Events in Syria underlined the need to do away with such weapons, says Nobel committee
The Nobel Peace Prize for 2013 has been awarded to the Organisation for the Prohibition of Chemical Weapons (OPCW) “for its extensive efforts to eliminate chemical weapons”.
The Hague-based autonomous body, which works within the framework of the United Nations, was established in 1997 by the Chemical Weapons Convention to carry out its mandate. It has been at the centre of the Syrian theatre of war, carrying out its mandate to dismantle the chemical weapon stockpiles of Syria. It has gained credibility for its role in enforcing the peace option in Syria through its technical expertise, but no less for the courage of its team that is working in a dangerous war zone with quiet and dogged determination.
“Recent events in Syria, where chemical weapons have again been put to use, have underlined the need to enhance the efforts to do away with such weapons,” the Nobel Committee statement notes. “Some states are still not members of the OPCW. Certain states have not observed the deadline, which was April 2012, for destroying their chemical weapons. This applies especially to the USA and Russia.”
The Nobel Committee said that by conferring the award on the OPCW it was upholding Alfred Nobel’s vision of disarmament.
Ahmet Uzumcu, the Director General of OPCW, called the award a “great honour” and a motivation to realise its mandate. There are 189 member states in OPCW. It claims that its mandate effectively covers 98 per cent of the world’s population.
Despite its claims of being independent, the Nobel Peace prize has over the years attracted criticism as politically driven. Its choice of the Chinese dissident Liu Xiaobao in 2010 and Barack Obama in 2009 are cited as examples of its pro-West tilt. The Nobel Committee keeps the nomination list secret for 50 years.
However, the front-runners are usually known as the people or organisations who have nominated them speak out. This year the favourite was Malala Yousufzai, the 16-year-old education and peace campaigner from Pakistan who despite being grievously injured by the Taliban for her outspoken advocacy of education for girls, continues to spread her message around the world. Also in the running was the courageous doctor from the Democratic Republic of Congo, Denis Mukwege, who has treated thousands of women who faced rape and torture during the civil war. Lyudmila Alexeyeva, Svetlana Gannushkina and Lilya Shibanova, Russian human rights activists are believed to have been on the nomination list, as was Claudia Paz y Paz, the first woman Attorney-General in Guatemala and a human rights campaigner.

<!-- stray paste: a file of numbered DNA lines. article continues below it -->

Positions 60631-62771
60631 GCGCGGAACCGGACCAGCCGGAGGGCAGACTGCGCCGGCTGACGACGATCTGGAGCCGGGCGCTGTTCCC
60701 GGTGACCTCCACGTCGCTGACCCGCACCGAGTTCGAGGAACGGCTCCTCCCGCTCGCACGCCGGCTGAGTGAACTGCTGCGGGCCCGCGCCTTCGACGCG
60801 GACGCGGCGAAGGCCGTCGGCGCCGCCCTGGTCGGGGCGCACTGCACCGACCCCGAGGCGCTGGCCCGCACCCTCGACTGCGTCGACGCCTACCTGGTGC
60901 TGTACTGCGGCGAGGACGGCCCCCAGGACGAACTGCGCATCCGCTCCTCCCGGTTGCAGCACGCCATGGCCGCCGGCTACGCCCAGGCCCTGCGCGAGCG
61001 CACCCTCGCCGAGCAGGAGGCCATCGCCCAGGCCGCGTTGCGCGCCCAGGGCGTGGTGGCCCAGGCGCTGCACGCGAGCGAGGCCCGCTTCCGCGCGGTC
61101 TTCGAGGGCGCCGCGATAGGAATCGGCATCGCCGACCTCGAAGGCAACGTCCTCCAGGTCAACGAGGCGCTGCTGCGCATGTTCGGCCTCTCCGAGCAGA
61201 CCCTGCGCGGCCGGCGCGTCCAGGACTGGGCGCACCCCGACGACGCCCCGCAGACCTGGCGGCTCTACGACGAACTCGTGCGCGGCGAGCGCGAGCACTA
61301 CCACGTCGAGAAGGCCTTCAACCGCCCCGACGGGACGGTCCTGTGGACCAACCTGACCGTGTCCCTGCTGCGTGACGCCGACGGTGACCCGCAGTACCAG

Russian President Vladimir Putin is also believed to have been nominated by an advocacy group in his country, for his contribution in crafting the diplomatic initiative that prevented armed international intervention in Syria. Also nominated for their role in strengthening peace by uncovering the mass surveillance programmes of the United States and Britain, and the disclosure of secret war documents were the whistleblowers Edward Snowden and Chelsea Manning (formerly Bradley Manning).
The Nobel Peace Prize has been awarded 94 times to 125 Nobel Laureates between 1901 and 2013, 100 individuals and 25 organisations. Last year the prize was won by the European Union and the year previous to that by Ellen Johnson Sirleaf, Leymah Gbowee and Tawakkol Karman for their work on women’s rights.
In the first paragraph of "OPCW is upholding Nobel's vision" (Oct. 12, 2013, International page), the full form of OPCW was given as the Organisation for the Prevention of Chemical Weapons. It should have been Organisation for the Prohibition of Chemical Weapons.